非洲商业巨子兼易卜拉欣基金会（Mo Ibrahim Foundation）创始人易卜拉欣（Mo Ibrahim）向参加全球论坛的代表指出，西方主流媒体有关非洲的典型报道总是充斥着一小串负面消息，似乎这片大陆从来就和好事儿绝缘。新闻的焦点总是围绕着索马里海盗、达富尔难民、卢旺达种族屠杀、艾滋病和腐败暴君，却忽略了对更广泛的内容以及对包括改善国计民生、提高教育与环保、争取妇女权益、扩建医疗等基础设施在内的非洲发展与进步给与更加平衡、更加亲和的报道。
Back To Africa (Part One)
During the past few decades I have seen countless first-time Western visitors to China — tourists, business executives, journalists and politicians — deeply surprised and impressed by the reality of the China they saw first-hand, in sharp contrast to the image of China which they had in their mind before visiting.
Recently it was my turn to experience such an awakening moment. The occasion was my first visit to Africa, to participate in the FORTUNE/Time/CNN Global Forum in Cape Town, South Africa, from June 26-28.
Life is a great journey comprised of many small journeys, some successful and some not, woven together — if we get it right — by learning from success as well as failure. Mistakes are the feedstock of wisdom, which is a by-product of experience, and an acquired trait very different from innate intelligence.
Once in a while one of life’s small journeys provides an unusually rich vein of learning and insight, and my first visit to Africa was such a trip.
What I saw in one brief week left me deeply impressed and aware of how out of step my knowledge had been with Africa today, and where it is headed.
There is a terrible irony in the fact that despite the explosion of information and communications in our ever-shrinking world, we can still be so poorly informed about our neighbors. We can lay part of the blame on news media, but we should shoulder some of the responsibility ourselves for being intellectually lazy and complacent in our old ways of thinking.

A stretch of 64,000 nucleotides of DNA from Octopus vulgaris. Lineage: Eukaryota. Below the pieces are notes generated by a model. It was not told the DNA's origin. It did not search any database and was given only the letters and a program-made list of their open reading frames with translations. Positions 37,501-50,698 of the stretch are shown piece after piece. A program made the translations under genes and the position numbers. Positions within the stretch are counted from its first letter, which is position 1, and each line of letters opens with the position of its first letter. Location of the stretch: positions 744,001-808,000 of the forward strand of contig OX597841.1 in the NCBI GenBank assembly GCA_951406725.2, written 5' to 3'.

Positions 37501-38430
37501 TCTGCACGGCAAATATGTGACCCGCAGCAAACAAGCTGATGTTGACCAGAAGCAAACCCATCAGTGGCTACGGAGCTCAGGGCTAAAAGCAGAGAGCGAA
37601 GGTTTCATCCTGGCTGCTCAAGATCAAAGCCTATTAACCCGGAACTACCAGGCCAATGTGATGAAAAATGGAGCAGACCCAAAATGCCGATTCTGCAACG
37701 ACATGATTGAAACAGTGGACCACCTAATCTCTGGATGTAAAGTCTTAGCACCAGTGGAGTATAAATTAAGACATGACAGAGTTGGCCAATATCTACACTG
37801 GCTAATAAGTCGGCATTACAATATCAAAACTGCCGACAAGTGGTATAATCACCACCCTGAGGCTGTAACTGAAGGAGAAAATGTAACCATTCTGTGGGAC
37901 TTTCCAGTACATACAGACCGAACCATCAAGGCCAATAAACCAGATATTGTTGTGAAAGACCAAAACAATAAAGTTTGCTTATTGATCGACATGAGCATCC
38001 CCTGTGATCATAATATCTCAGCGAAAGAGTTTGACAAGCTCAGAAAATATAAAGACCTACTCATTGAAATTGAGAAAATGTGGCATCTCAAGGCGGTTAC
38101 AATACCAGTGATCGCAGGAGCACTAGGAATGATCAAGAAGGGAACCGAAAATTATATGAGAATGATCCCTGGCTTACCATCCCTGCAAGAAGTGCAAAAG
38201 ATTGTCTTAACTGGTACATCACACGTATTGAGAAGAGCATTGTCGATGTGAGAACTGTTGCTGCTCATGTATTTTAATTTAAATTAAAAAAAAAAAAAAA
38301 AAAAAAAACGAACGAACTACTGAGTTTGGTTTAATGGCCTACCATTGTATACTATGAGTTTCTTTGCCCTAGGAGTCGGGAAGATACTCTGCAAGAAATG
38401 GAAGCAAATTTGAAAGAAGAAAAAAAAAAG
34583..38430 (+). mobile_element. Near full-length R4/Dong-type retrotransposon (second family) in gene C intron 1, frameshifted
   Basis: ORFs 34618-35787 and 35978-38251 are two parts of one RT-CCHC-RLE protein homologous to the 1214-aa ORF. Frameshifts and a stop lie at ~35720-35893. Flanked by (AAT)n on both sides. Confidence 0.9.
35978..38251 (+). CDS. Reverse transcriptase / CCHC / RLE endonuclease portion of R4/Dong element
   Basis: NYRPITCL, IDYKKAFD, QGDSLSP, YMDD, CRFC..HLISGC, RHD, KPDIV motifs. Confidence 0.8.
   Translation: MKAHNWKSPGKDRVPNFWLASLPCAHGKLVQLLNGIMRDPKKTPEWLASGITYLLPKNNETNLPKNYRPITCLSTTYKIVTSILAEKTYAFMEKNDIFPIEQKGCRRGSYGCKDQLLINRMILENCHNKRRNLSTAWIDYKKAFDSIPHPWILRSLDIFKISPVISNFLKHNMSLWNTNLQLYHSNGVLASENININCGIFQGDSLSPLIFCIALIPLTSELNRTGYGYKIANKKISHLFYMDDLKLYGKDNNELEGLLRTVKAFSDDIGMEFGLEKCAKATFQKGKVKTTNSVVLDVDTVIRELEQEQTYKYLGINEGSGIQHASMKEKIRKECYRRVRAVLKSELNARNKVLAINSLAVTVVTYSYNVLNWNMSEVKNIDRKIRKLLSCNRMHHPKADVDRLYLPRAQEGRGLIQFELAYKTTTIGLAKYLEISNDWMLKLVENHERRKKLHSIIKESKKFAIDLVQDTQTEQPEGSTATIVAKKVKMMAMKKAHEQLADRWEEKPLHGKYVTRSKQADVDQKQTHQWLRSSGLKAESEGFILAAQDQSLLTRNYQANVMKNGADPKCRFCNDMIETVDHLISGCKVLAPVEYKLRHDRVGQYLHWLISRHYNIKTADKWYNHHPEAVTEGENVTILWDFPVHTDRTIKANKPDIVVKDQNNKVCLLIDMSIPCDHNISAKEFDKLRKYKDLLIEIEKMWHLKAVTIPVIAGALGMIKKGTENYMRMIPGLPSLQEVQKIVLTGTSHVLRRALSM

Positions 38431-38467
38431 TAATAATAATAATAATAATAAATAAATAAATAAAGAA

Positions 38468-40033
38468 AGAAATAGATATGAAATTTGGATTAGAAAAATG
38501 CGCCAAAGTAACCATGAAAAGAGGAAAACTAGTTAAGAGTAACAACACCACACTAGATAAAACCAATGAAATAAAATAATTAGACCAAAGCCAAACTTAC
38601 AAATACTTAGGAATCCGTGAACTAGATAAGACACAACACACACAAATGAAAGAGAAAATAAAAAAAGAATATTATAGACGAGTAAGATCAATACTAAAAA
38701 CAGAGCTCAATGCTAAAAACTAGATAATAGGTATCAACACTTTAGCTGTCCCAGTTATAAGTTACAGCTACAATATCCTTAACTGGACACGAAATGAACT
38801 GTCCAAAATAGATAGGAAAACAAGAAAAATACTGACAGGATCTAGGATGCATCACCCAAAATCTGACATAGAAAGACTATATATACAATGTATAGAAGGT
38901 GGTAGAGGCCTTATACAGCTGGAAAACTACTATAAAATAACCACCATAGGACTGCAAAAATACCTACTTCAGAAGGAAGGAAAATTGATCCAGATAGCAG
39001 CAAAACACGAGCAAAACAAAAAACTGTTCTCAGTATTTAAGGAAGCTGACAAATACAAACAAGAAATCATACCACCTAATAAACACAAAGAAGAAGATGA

As Mo Ibrahim, highly successful African entrepreneur and Founder of the Mo Ibrahim Foundation, said to Forum delegates, typical news reports from Africa in most western mass media consist of a short string of bad news sound bites, as if there were no good news emanating from the continent. The usual focus is on Somali pirates, the suffering in Darfur, genocide in Ruanda, HIV/AIDs, corrupt despots, etc., minus the broader context and a more balanced, nuanced look at positive progress which is being made in many parts of this giant continent in improved governance and civil society, in education, the environment, the empowerment of women, expansion of infrastructure including health care, etc.
Africa as a continent comprises 53 countries, with roughly 1/3 of the world’s land area — bigger than North America, Latin America and Europe combined. It has a huge share of our planet’s natural resources, with a population of 1 billion people. Sub-Saharan Africa is the third-fastest growing economic region of the world after China and India. The annual flow of foreign direct investment into Africa increased from US$9 billion in 2000 to US$62 billion in 2008, which is almost as large as the FDI flow into China, relative to GDP.